Border controlU.K. political activist enters U.S. using a friend’s passport

Published 8 January 2013

Stephen Lennon, the 30-year old leader of the English Defense League, a street protest group active in organizing demonstrations against what group members regard as the growing influence of Islam in British life, was sentenced to ten months in jail for using a friend’s passport to enter the United States

Stephen Lennon, the 30-year old leader of the English Defense League, a street protest group active in organizing demonstrations against what group members regard as the growing influence of Islam in British life, was sentenced to ten months in jail for using a friend’s passport to enter the United States.

Lennon, who, at times, used the name Tommy Robinson, used the passport of a friend named Andrew McMaster to board a September 2012 Virgin Atlantic flight from Heathrow to New York.

The Independent reports that Lennon used his own passport to re-enter the United Kingdom.

Lennon used a self-check-in kiosk at Heathrow to get his boarding pass, but customs officials in New York took his finger prints and immediately discovered that he was not McMaster. He was told he would have to go through a security interview, but left the airport before the interview and entered the United States illegally.

Lennon had been previously denied entry into the United States.

Lennon stayed in the United States one night, and flew back to the United Kingdom the next day, using his own passport.

Judge Alistair McCreath told Lennon:

I am going to sentence you under the name of Stephen Lennon although I suspect that is not actually your true name, in the sense that it is not the name that appears on your passport.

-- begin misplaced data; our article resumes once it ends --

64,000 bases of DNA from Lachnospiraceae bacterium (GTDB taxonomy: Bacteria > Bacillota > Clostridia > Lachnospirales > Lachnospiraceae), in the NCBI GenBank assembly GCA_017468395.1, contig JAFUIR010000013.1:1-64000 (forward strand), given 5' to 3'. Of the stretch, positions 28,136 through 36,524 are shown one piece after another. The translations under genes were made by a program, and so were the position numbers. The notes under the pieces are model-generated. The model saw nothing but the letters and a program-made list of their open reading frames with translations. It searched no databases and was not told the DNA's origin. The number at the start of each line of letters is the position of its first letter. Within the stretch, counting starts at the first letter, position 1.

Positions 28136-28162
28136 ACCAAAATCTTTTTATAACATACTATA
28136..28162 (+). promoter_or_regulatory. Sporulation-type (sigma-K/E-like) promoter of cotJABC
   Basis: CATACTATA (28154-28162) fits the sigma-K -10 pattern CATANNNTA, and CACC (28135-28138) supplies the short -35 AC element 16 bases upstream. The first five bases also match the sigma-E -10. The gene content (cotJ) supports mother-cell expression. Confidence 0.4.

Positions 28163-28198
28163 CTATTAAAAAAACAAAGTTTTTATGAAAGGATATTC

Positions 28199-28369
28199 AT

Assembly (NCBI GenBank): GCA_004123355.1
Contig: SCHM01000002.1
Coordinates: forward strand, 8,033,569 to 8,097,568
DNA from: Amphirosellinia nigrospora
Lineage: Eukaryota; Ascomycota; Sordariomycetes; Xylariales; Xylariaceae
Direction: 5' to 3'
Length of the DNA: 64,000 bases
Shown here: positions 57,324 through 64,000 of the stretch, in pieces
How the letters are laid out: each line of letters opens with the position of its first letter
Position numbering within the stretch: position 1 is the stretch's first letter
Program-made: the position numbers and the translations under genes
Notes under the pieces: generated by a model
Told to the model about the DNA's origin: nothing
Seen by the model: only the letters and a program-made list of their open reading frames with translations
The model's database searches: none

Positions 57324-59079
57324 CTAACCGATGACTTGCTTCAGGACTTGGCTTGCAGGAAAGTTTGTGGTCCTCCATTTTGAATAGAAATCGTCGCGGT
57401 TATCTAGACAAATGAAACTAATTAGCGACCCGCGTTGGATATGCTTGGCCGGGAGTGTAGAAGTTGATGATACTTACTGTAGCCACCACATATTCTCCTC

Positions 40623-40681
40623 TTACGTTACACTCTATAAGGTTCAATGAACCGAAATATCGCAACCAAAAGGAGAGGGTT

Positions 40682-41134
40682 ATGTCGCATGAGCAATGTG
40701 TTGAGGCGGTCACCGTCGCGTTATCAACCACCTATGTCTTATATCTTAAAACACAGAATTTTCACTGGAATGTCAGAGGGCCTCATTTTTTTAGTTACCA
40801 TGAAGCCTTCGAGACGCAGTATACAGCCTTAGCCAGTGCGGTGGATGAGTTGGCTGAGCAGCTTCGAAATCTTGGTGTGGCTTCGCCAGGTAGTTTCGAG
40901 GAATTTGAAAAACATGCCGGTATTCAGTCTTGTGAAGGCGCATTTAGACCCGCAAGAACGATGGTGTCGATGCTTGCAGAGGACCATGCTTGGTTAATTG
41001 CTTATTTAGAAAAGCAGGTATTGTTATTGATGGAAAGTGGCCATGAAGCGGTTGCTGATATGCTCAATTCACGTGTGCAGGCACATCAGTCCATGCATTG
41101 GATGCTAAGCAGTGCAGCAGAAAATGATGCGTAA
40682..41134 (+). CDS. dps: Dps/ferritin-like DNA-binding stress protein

What I have to deal with you for is clear enough.

You knew perfectly well that you were not welcome in the United States.

You knew that because you tried before and you had not got in, and you knew the reason for that - because, rightly or wrongly, the US authorities do not welcome people in their country who have convictions of the kind that you have.

With that full knowledge, you equipped yourself with a passport. I am told that it was given you by way of a loan from your friend Andrew McMaster, to which you bore, I am told, some resemblance.

And by use of that passport you did what you could to get into the United States.

But you did not get in because they took your fingerprints and they worked out that you were not who you claimed to be.

I am told that, by whatever means, you slipped away from the US authorities, got into the country and then very rapidly - and understandably so - got out of it.”

He said Lennon had used his own passport to get out of the US, adding: “You did so, I am quite sure, in order to avoid the consequences that would have fallen upon you had you been caught by the authorities in America.”

The judge went on: “What you did went absolutely to the heart of the immigration controls that the United States are entitled to have.

Had it been known in this country that you were proposing to leave under a false passport, you would not have been accepted on to the plane and you would not have been permitted to leave this country on a false passport.

It’s not in any sense trivial.”

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